So what makes good soil? When I was young, my mom had some flower gardens, and every spring, she would go down to the lawn and garden store, and buy bags of “Manure” to put in her gardens. One year I asked her, “Mom, what is manure?” She said, “It’s cow poop.” What made mom’s garden grow? Poop.
What makes good soil? Good soil is that which has a lot of nutrients in it. Good soil is that which has a lot of fertilizer. Excuse me for putting it this way, but I am convinced that the good soil people are those who have a lot of sh!t in their lives. Which people are these? The people we would normally think of as “bad people.” The sinners.
And yet in most of our churches, we work hardest to keep these people out. Of course, we’re all sinners, but we try to hide that fact from everyone else. We say “come as you are” but the super fine print says “only when you can act like us, talk like us, and look like us.”
But when we look at Jesus, who did He pick to work with, minister to, and pour His life into? Tax collectors, sinners, thieves, murderers, prostitutes, drunkards. Why? He knew a good investment when He saw one. In bad people, Jesus saw fields upon fields of rich, fertile soil just waiting to be planted. Bad people make good soil.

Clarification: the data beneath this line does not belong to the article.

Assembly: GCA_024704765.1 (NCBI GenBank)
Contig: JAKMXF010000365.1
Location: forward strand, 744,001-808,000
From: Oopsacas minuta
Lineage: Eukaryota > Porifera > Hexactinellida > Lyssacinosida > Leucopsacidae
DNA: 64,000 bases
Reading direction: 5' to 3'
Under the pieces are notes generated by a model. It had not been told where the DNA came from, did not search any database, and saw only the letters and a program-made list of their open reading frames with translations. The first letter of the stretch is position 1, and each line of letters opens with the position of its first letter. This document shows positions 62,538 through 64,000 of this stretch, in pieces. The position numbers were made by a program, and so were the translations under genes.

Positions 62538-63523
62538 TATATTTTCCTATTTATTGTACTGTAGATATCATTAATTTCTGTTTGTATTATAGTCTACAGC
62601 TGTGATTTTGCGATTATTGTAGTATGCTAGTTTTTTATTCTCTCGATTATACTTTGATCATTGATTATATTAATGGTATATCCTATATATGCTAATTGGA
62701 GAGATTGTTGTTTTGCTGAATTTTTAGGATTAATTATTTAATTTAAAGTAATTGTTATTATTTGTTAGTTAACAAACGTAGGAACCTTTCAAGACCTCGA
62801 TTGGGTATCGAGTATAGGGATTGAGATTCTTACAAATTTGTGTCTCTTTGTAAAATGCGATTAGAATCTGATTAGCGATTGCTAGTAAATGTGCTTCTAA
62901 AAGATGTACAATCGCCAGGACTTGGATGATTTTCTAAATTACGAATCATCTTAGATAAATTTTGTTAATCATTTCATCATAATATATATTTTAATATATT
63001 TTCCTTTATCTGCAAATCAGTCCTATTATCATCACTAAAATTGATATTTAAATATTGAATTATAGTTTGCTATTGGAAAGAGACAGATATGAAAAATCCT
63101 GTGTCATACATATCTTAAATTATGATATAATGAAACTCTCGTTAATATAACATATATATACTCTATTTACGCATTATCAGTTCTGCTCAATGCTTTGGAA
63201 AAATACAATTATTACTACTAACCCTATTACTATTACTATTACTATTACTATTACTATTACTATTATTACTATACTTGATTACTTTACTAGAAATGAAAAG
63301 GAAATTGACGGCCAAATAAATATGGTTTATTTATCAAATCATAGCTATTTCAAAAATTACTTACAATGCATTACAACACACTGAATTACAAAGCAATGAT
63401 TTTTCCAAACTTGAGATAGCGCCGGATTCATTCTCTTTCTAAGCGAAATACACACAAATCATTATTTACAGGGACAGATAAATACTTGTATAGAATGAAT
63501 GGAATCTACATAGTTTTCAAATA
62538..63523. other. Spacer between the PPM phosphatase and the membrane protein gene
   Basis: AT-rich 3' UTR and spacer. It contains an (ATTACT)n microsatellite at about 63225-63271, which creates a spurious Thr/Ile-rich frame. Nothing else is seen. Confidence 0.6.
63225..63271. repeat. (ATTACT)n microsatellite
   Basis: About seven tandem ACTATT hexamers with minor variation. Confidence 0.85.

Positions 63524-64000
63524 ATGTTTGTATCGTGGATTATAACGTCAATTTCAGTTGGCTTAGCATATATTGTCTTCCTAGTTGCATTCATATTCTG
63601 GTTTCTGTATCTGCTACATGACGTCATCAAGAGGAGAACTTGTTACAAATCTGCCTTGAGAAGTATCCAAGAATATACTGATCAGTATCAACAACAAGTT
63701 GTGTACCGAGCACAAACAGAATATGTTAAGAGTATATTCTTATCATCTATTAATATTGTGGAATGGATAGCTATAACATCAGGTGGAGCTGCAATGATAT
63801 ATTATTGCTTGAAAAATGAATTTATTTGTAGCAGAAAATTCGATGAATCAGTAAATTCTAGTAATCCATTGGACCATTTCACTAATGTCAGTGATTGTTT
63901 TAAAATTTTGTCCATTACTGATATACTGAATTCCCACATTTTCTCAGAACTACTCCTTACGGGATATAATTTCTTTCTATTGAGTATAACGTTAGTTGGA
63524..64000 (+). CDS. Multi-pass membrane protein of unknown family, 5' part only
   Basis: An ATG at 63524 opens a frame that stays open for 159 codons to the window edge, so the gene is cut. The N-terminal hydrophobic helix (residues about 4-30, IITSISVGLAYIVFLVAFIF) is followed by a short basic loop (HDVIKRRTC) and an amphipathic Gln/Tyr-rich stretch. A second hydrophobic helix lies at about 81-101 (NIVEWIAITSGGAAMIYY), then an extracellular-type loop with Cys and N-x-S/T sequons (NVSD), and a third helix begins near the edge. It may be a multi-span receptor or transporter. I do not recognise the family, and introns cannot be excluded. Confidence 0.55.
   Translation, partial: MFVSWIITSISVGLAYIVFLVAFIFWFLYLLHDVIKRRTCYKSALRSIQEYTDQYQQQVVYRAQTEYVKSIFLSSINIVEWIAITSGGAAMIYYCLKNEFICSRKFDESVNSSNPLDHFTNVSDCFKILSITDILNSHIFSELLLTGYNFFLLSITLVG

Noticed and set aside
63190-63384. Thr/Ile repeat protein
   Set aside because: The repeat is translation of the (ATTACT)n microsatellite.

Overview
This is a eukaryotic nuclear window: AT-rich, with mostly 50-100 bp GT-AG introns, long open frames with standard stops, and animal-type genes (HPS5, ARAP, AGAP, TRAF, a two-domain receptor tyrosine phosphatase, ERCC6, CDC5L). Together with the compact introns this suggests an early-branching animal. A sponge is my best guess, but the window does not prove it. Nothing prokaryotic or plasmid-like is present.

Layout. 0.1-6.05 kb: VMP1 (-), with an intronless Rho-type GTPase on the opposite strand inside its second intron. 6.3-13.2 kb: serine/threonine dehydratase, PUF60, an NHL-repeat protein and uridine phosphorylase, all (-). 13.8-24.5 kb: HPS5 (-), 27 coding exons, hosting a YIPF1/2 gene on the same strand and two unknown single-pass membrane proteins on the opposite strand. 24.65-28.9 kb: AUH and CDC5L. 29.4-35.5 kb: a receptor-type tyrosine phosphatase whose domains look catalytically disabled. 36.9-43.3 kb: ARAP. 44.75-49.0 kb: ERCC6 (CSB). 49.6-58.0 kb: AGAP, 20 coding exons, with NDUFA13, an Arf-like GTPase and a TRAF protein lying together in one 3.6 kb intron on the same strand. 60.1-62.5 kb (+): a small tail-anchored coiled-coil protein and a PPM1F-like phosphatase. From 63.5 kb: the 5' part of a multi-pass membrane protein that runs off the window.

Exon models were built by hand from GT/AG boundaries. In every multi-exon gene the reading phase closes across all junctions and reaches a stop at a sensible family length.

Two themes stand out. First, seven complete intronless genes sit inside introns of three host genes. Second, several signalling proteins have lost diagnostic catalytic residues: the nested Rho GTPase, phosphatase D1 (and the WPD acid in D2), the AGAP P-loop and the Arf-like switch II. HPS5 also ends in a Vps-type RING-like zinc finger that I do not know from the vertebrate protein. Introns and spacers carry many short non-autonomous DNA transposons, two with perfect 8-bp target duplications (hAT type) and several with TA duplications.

So are you upset about a particular area of sin in your own life? This may be just the area in which Jesus is about to plant some seed! So watch out! The plants are about to sprout! And you thinking of trying to minister to a certain group of people? Before you do, consider how much sh!t is in their lives… If there is not a lot of fertilizer getting tossed around, you might have trouble finding good fertile ground in which to plant the seed of Scripture.
Have you ever heard this interpretation of the Parable of the Four Soils? If so, where? If not, how does it strike you? Weigh in below!